Criminal Damage Client Found Not Guilty
– by Julia Coffin, paralegal
Another fantastic result for the Forrest Williams team this week, and an outstanding outcome for a very agitated and upset client.
We were in court this week for the trial of our client Chris in his matter of Criminal Damage. The allegation was that he had damaged his neighbour’s car by kicking it during a dispute over parking.
Although this incident occurred in January, Chris only called me two weeks before his trial date and he was understandably very upset and in a panic. He had instructed another solicitor for the first hearing back in March and to do the trial preparation but had just come out of a meeting with them and could not see what work had been done to move his matter forward. He felt they were still in the same place as they were after the first hearing and here he was, two weeks away from trial and a possible criminal record, with no idea of how the case would be handled and with no confidence in his solicitors.
I listened to his story very carefully and quickly realised that the only realistic thing I could do to help him at this late stage was to suggest that we take over the case for him.
I also knew that this meant contacting the prosecution service for the full file of papers, assessing the strength of the evidence against him, contacting the previous solicitors for their file….all things that take time and we were already close to trial date. Oh…and I had to ask him for money as well, and here was a client with an already low opinion of solicitors due to his previous experience, and who had already paid a solicitor to sit on his file and do nothing. Not always an easy conversation to have with someone!
To be honest he didn’t take a lot of convincing. Despite his bad experience with the other law firm, he felt reassured that we would take over and do a good job for him and he would finally see some progress.
The following week was a frustrating lack of material progress with four false starts trying to get the client’s statement due to his unpredictable working pattern. At Forrest Williams, our case management is very client focused and often, the client statement is vital as it draws out information that gives us ideas and information of which way to run a case. We finally got his statement and realised we had a potential witness so had to spend time contacting the witness and taking her statement.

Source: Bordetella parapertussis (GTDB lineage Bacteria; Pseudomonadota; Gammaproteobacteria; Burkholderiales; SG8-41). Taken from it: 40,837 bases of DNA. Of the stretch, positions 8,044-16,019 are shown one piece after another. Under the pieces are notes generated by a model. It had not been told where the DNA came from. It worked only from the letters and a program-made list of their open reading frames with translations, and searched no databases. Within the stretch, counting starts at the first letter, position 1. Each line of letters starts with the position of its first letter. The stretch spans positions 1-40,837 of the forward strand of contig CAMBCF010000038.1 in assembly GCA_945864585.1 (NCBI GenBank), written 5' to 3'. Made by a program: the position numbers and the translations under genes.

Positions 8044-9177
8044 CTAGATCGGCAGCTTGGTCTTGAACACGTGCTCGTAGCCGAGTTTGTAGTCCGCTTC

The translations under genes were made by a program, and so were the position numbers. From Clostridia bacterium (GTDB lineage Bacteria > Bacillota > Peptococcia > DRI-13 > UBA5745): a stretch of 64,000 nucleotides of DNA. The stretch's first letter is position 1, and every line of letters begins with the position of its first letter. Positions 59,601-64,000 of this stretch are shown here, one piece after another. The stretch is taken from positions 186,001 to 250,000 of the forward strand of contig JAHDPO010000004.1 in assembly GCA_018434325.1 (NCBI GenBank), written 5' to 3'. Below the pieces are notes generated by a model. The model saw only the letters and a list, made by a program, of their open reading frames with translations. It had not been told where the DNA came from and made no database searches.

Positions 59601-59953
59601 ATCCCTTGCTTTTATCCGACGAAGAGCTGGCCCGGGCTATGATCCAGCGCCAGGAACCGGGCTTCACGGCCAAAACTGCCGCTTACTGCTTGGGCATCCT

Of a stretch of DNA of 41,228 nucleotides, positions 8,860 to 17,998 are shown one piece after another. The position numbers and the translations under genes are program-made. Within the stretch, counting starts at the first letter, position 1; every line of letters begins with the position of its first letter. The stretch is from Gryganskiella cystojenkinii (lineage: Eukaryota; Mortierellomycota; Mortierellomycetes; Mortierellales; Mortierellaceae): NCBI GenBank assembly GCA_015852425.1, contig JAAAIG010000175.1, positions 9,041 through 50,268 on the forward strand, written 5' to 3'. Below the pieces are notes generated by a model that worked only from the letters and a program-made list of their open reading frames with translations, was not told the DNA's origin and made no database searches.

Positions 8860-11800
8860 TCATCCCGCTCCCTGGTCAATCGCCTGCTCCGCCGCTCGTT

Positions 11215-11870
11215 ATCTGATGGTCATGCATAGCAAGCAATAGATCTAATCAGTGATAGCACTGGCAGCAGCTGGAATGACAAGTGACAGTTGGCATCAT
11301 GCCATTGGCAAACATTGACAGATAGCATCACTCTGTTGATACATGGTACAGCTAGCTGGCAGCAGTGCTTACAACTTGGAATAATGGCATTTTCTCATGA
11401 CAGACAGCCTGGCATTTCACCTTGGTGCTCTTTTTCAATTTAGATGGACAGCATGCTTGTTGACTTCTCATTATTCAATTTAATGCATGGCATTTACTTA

Two days before trial Chris was calling us demanding to know what the action plan was to be in court, and very agitated about the parking issues that are an ongoing issue for him.
I had to be quite firm with him, to reassure him that everything was in hand. We had been working very hard on his case and we had all the information we needed at that point. I managed to convince him that there were absolutely no issues and whilst he was clearly very anxious, there was no need for him to worry about what we were doing, as everything was in order. This seemed to calm him and we were back on track.
During our “day before hearing” telephone call where we discussed the court process, I explained to Chris that the issue at hand was one of Criminal Damage, although the basis of almost every conversation we’d had was about the parking issue. I gently advised Chris that if he took his frustration over the parking problems into court with him then he would be giving the prosecution a motive for the alleged behaviour, and that he really needed to moderate his language and behaviour, and also to forget the parking issue and focus on the Criminal Damage. He took my advice very well and was very understanding.
This is a common thing. Most clients are charged with an offence that is only part of a very large story of what is happening in their life, and they want to make the Court aware of everything when, often, the Court is focused on what can seem to be a tiny point of law. We realise how important it is that clients understand exactly what the issues in their case are from a legal point, so that they can be fully prepared for the court room experience.
The result was that in Court, Chris gave a very credible account of himself, was calm throughout and stuck to his statement without veering off to discuss the parking issue, which despite being very important to Chris was irrelevant and actually unhelpful in a legal sense. His witness did the same. The complainant, however, clearly hadn’t been briefed very well and gave a very theatrical performance on the stand, which undermined his statement and his case.
The result was a not guilty verdict, meaning a win for our extremely grateful client and for the Forrest Williams team. Chris will now be able to apply for a portion of his legal fees to be refunded to him by the Court.
Tags: case studies, criminal damage